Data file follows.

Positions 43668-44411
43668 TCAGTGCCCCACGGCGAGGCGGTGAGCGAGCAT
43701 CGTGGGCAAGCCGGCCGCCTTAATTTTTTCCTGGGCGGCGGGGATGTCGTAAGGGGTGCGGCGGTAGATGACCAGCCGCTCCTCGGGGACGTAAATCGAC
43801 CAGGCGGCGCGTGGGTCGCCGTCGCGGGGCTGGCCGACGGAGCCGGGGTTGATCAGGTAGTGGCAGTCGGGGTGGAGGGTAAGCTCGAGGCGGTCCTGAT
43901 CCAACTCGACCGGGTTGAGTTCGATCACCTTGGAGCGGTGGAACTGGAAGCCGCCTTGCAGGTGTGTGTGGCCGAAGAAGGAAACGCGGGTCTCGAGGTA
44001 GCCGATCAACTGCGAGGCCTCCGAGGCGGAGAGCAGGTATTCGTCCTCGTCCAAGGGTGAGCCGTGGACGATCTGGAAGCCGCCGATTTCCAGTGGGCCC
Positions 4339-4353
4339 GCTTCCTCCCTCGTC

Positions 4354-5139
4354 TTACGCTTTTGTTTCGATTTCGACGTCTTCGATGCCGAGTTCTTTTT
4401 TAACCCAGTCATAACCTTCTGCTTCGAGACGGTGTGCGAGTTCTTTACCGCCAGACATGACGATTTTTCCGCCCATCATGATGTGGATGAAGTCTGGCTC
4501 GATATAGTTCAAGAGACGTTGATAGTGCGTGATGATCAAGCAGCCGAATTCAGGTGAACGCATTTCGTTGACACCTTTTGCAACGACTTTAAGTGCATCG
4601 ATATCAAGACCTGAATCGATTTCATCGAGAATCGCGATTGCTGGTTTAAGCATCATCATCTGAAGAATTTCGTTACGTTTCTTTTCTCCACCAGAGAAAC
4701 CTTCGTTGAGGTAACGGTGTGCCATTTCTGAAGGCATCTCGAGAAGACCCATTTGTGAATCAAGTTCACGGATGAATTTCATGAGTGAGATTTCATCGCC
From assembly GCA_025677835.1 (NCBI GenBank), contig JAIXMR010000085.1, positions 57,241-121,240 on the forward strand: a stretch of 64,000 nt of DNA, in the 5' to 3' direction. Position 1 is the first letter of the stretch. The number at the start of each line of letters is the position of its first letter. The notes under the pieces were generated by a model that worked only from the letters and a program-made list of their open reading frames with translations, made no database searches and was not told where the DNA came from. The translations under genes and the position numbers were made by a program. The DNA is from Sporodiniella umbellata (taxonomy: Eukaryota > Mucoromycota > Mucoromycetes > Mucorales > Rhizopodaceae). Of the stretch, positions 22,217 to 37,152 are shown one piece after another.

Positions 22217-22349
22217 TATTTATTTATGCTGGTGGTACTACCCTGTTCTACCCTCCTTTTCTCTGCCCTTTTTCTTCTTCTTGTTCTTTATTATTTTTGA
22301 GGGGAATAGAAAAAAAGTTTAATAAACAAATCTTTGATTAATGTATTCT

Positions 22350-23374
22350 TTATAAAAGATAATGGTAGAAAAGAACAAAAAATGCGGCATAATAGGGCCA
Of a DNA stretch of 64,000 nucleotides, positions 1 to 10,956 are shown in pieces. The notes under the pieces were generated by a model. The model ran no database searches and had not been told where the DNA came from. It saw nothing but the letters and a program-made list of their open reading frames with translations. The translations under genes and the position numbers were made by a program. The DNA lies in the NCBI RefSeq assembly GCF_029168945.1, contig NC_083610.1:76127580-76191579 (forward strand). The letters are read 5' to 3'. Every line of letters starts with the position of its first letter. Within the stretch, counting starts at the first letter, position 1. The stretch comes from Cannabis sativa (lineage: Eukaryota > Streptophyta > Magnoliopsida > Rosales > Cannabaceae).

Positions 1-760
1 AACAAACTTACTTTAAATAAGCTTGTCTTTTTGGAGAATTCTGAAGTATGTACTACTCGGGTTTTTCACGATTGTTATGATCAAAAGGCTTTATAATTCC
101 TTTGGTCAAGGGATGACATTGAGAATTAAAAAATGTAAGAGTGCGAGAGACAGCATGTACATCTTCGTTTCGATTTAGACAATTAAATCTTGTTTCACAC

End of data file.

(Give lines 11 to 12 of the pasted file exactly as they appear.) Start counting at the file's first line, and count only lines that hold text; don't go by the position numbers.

4401 TAACCCAGTCATAACCTTCTGCTTCGAGACGGTGTGCGAGTTCTTTACCGCCAGACATGACGATTTTTCCGCCCATCATGATGTGGATGAAGTCTGGCTC
4501 GATATAGTTCAAGAGACGTTGATAGTGCGTGATGATCAAGCAGCCGAATTCAGGTGAACGCATTTCGTTGACACCTTTTGCAACGACTTTAAGTGCATCG